Food in your refrigerator can maintain a safe temperature—below 40° F—for about 4 hours on average. Cook any perishables (raw meat and soft cheese, especially) within this time period; otherwise, toss these items. Even after that 4-hour window, food can spend an additional 2 hours above 40° F before it becomes unsafe to cook. A full freezer should stay cold for about 48 hours after the power is lost; a half-full freezer should stay cold for about 24 hours.

Anything that you cook but don’t eat, you’ll need to throw out after 2 hours because you’ll have no way to keep it cool enough to prevent it from spoiling. (You can always share with the neighbors.) Good to know: Lots of homeowners insurance policies will cover the replacement cost of spoiled food, so it’s really not worth taking the risk of consuming it.

3. If You Have a Generator, Use It Safely

Running a generator improperly can kill you in as little as 5 minutes if the concentration of carbon monoxide is high enough. And it happens: An average of 60 to 70 people a year die a year from generator-associated carbon monoxide poisoning, according to data from the Consumer Product Safety Commission.

“Carbon monoxide is a colorless, odorless gas, so you won’t even know you’re inhaling it,” says Don Huber, CR’s director of product safety. “No matter what, resist the urge to move a portable generator inside the house or the garage.”

Operate a generator as far from the house as possible—CR recommends at least 20 feet—and direct the exhaust away from doors or windows. If you don’t have a transfer switch installed, you can run an outdoor-rated extension cord of the appropriate gauge from the generator’s outlets to individual appliances, provided the cords are properly rated and you follow certain precautions. The gauge of extension cord your generator requires will be specified in the user manual.

4. No Generator? Unplug Your Appliances.

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When Disaster Strikes What to Put in Your Medication Go Bag - Shield Insurance Agency Blog

When Disaster Strikes: What to Put in Your Medication Go Bag

Atlantic hurricane season is a good reminder that everyone should prepare this potentially lifesaving kit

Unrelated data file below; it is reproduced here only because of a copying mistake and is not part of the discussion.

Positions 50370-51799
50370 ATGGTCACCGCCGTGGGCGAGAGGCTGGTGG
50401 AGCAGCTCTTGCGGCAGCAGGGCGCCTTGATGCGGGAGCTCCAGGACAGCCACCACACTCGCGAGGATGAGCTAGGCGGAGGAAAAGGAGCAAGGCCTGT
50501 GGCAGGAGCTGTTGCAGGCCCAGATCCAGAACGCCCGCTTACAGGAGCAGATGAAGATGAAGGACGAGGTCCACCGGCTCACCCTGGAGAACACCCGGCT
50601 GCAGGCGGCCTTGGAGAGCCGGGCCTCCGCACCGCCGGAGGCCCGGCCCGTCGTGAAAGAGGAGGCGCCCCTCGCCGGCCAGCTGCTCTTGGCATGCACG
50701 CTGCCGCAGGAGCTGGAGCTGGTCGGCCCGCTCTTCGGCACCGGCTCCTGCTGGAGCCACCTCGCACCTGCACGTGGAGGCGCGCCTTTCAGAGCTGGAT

By Consumer ReportsLast updated: July 05, 2021

A well-stocked Medication Go Bag can be used to soothe a cut or burn—or to save your life during a hurricane, flood, fire, or other emergencies.  

But it’s important not to wait until you’re faced with the need to leave your home in a hurry to assemble your medication go bag, says Geoffrey C. Wall, Pharm.D., a professor of pharmacy practice at Drake University in Des Moines, Iowa.

Whether you buy a kit from a drugstore or build it yourself, Wall recommends that all households keep a medication go bag on hand. It should contain the essentials, including: 

  • At least seven days’ worth of over-the-counter and prescription medications you take on a regular basis. Label the containers clearly, and include a printed-out list of everything you take and the regimen for each medication, plus a copy of your health insurance card (in case you need medical care while you’re away from your home).
  • An antihistamine for allergic reactions, such as diphenhydramine (Benadryl Allergy and generic) or loratadine (Claritin and generic).
  • Pain relievers, including acetaminophen (Tylenol and generic), aspirin, ibuprofen (Advil, Motrin IB, and generic), or naproxen (Aleve and generic).
  • Stomach and antidiarrheal remedies, including loperamide (Imodium and generic) and bismuth subsalicylate (Kaopectate, Pepto-Bismol, and generic).
  • An antacid for heartburn, such as Maalox, Mylanta, Rolaids, Tums, or generic.
  • Antiseptic wipes; an antibiotic ointment such as Neosporin, Bacitracin Plus, Curad, or generic (use only for infected wounds); and bandages, gauze, and tape, for treating burns, cuts, and wounds.
  • Mosquito repellent to prevent bites, and aloe gel, hydrocortisone cream, or calamine lotion to soothe bites and skin irritation.
  • An eyewash solution for flushing out eye irritants.
  • Water-purification tablets.
  • Scissors.
  • Thermometer.
  • Tweezers.

If you and your family have special medical needs, you can build a more sophisticated medication go bag—for example, one that contains hearing aids with extra batteries, an epinephrine auto-injector, glasses, contact lenses, or syringes.

Fill Prescriptions in Advance

For prescriptions, you and your family members take, consider asking your doctor for 60- or 90-day refills rather than a month’s worth. That way, you’re more likely to have extras on hand for your medication go bag. (This can also save you money.)